from left, 2nd shift brewing co.'s katy, six mile bridge's bavarian hefeweizen, and rockwell beer co.'s passing clouds photo by izaiah johnson

How yeast affects your favorite St. Louis beers

As one of the four main components in beer, yeast is a crucial ingredient when considering a brew’s overall sensory impact.

Whether a brewer chooses to ferment hot and quick or slow and cold is in large part a direct response to what microorganisms – i.e., yeasts – they select to turn their sugar water (aka wort, in beer-speak) into beer; and depending on the temperature and amount of yeast used, the same yeast profile can yield different flavors. Will a yeast profile influence the drinker’s experience? It’s a valid consideration, not only for distinct beer styles like farmhouse ales, sour beers and hazy IPAs, but also for a brewery’s individual style and overall portfolio.

Many ale yeasts, which ferment quickly at hotter temperatures, are hyper-expressive; they lend beer beautiful aromatic and tasting complements known as esters. These fermentation byproducts are what give hefeweizens their banana-forward flavor or Belgian wits a bubblegum note. And that’s just the tip of the ale iceberg!

On the other hand, yeast strains that respond well to lagering – a technique that allows for colder fermentation over longer periods of time – are significantly less expressive. Unlike ale yeasts, yeasts used in lagering play a minor role in the flavor profile of the finished beer.

Due to increased market competition and beer drinkers’ general enthusiasm for novelty, the past several years have seen substantial innovation in the fermentation process leading to greater efficiency and efficacy. One such area is in the use of kveik yeast – kveik being the word for yeast in a particular Norwegian dialect. With strains that ferment out at high temperatures, kveik can work at upward of 90 degrees Fahrenheit (or even higher) – that’s 20 degrees hotter than the average ale yeast. This means a faster turnaround time for brewers, enabling them to get new brews in front of drinkers more quickly. Kveik strains can also produce ridiculously wonderful and juicy, tropical fruit-forward esters that pair perfectly with the ever popular, juice-bomb New England-style IPA.

A yeast isolate referred to as Lutra kveik has been deemed perfect for creating lager-like crushable beers due to the strain’s low ester profile and clean finish. This allows a brewery to create beers with lager characteristics without having to take the time or tank space to lager their beer. It’s the yeast of choice for local yeast-whisperer Jonathan Moxey at Rockwell Beer Co. for creating their German-inspired Berliner Weisse due to its ability to ferment at a very high temperature alongside souring agent lactobacillus. This process yields a clean (low ester), non-cooked finish like some kettle sours.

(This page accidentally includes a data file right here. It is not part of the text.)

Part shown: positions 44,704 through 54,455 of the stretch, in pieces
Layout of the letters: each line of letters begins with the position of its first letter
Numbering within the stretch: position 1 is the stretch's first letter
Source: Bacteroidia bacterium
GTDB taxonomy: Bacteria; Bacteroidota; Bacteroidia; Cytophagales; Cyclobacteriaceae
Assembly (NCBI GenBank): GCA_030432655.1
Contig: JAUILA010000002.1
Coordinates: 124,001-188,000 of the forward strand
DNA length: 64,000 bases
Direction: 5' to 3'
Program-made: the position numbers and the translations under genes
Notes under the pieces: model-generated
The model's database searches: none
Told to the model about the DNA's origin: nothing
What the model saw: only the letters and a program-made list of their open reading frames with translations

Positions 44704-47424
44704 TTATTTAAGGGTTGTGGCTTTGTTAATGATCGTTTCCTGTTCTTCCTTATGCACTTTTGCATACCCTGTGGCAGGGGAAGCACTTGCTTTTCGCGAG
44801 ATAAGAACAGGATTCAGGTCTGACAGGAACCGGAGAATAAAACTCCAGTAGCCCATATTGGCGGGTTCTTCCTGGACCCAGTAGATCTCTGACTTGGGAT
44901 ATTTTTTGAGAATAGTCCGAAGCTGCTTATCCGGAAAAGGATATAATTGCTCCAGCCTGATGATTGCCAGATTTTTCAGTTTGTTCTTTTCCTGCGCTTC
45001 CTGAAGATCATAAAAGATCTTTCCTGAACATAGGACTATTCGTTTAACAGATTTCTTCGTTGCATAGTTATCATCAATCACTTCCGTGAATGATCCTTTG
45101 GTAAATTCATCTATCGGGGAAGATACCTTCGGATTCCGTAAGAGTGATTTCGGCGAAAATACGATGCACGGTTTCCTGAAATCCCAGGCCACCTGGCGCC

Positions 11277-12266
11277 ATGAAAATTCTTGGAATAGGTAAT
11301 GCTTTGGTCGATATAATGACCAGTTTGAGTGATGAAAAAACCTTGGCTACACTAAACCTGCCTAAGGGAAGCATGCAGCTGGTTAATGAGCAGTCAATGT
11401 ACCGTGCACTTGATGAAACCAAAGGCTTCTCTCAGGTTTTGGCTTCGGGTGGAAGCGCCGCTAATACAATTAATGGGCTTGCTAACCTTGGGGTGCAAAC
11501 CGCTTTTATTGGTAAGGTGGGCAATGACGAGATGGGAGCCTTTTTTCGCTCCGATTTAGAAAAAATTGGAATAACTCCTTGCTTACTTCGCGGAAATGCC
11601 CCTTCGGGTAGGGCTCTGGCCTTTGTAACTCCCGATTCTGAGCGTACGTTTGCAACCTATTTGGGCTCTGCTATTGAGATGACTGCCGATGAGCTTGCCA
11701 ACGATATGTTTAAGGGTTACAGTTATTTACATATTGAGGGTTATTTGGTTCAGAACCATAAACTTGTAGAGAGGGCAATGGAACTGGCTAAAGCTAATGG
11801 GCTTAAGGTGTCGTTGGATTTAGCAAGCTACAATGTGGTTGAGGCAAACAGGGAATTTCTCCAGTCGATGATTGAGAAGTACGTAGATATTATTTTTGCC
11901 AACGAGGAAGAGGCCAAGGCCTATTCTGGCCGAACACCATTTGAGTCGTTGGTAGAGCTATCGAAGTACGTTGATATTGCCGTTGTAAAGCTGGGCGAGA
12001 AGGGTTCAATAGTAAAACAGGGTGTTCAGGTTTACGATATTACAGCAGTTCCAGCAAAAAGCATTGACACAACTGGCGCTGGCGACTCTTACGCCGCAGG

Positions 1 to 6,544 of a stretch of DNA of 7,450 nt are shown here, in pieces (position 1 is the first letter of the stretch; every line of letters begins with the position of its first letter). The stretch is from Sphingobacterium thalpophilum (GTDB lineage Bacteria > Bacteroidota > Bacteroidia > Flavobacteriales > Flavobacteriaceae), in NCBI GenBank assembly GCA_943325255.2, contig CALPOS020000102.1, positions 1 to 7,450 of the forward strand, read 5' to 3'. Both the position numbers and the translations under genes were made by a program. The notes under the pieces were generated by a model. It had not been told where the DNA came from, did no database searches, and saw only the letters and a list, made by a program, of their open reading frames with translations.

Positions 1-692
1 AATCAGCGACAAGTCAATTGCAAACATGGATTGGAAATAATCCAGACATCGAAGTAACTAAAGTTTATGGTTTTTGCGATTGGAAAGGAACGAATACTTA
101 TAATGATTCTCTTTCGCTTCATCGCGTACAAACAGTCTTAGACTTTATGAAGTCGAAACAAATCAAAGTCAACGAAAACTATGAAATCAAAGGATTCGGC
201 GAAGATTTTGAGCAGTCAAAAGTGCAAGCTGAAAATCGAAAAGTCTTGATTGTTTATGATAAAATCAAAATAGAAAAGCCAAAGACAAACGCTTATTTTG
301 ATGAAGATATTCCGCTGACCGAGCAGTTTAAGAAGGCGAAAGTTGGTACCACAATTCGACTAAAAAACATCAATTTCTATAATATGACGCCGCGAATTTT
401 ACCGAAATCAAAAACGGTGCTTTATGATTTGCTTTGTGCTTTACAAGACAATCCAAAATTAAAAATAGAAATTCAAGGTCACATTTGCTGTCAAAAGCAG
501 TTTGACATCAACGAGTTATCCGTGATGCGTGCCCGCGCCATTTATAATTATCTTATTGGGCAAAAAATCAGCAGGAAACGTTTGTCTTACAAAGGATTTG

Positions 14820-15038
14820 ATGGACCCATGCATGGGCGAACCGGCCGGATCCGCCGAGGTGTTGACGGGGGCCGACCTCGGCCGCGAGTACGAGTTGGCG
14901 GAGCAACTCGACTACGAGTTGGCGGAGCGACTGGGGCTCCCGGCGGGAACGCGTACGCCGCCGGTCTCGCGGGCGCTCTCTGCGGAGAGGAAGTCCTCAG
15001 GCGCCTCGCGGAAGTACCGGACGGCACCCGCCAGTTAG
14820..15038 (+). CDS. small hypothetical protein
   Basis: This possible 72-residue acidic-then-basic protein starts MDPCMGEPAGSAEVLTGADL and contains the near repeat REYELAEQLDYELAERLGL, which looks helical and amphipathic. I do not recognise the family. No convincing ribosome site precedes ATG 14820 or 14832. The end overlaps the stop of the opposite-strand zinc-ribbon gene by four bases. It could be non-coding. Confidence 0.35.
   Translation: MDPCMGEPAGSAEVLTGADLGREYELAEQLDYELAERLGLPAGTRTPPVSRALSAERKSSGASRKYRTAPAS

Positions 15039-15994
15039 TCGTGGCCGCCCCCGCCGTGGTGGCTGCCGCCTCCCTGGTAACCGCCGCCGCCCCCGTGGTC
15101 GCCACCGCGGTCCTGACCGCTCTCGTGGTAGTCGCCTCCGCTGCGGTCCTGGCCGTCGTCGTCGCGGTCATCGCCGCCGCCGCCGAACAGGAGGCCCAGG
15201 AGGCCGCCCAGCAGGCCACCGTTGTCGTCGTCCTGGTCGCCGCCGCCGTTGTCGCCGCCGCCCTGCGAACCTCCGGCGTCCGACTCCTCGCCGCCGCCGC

Another innovation is the much newer use of Sourvisiae yeast, a bioengineered, lactic acid-producing ale yeast that sours beer without the risk of cross-contamination. While the Kveik family has had a grand time at the hand of some of the city’s finest brewers, Sourvisiae is still in its infancy in the local beer scene. Recess Brewing, Public House Brewing Co. and Good News Brewing Co. have all introduced this bug into their brewing repertoires.

To experience a brewery showcasing their own house cultures (a mix of yeast and bacteria that’s harvested and selectively propagated) specific to their farmhouse beers, grab a tipple at Side Project Brewing, Perennial Artisan Ales, White Rooster Farmhouse Brewing, 2nd Shift Brewing or Wellspent Brewing Co.

Looking for a fruity, banana-bomb German-style hefeweizen? Schlafly, Urban Chestnut Brewing Co. and Six Mile Bridge Beer do a perfect rendition of this classic style. Or maybe you want a Belgian Wit experience that delivers hints of bubblegum alongside citrus, black pepper and coriander notes? Head to Rockwell for a pour of Passing Clouds Wit. While you’re there, don’t forget to try that Berliner.

If you are looking for tropical fruit-forward esters, head to Bluewood Brewing for an Arch City Haze or their new 2nd Shift collaboration, Get In. Both beers use the Kveik Hornindal yeast strain for its pineapple-rich aromatics.

Want to get in on that sour kick and looking for that Sourvisiae pucker perfect for spring? Head to Edwardsville and go check out what Recess Brewing has been up to with their Brainiac series. We hear there are sweet cherry and blackberry and strawberry and prickly pear variants right around the corner.

Not interested in anything to do with yeast flavor? You can always reach for that Bud Light Lime!

2nd Shift Brewing, 1601 Sublette Ave. #2, St. Louis, 314.669.9013,

Bluewood Brewing, 1821 Cherokee St., St. Louis, 314.261.4079,

Good News Brewing Co., 330 Sonderen St., O’Fallon, Missouri, 636.294.6593; 2886 S. Missouri 94, Defiance, 636.544.2965,

Perennial Artisan Ales, 8125 Michigan Ave., St. Louis, 314.631.7300,; Perennial on Lockwood, 216 W. Lockwood Ave., Unit B, Webster Groves, 314.682.3823,

Public House Brewing Co., 551 State Rte. B, St. James, 573.261.3333; 600 N. Rolla St., Rolla, 573.426.2337,

Recess Brewing, 307 N. Main St., Edwardsville, Illinois, 618.692.5101,

Rockwell Beer Co., 1320 S. Vandeventer Ave., St. Louis, 314.256.1657,

Schlafly Beer, multiple locations,

Side Project Brewing, 7373 Marietta Ave., Maplewood,; Side Project Cellar, 7458 Manchester Road, Maplewood,

Six Mile Bridge Beer, 11841 Dorsett Road, Maryland Heights, 314.942.2211,

Urban Chestnut Brewing Co., 3229 Washington Ave., St. Louis, 314.222.0143; 4465 Manchester Ave., St. Louis, 314.222.0143,

Wellspent Brewing Co., 2917 Olive St., St. Louis, 314.696.2919,

White Rooster Farmhouse Brewery, 113 W. Jackson St., Illinois, 618.449.2077,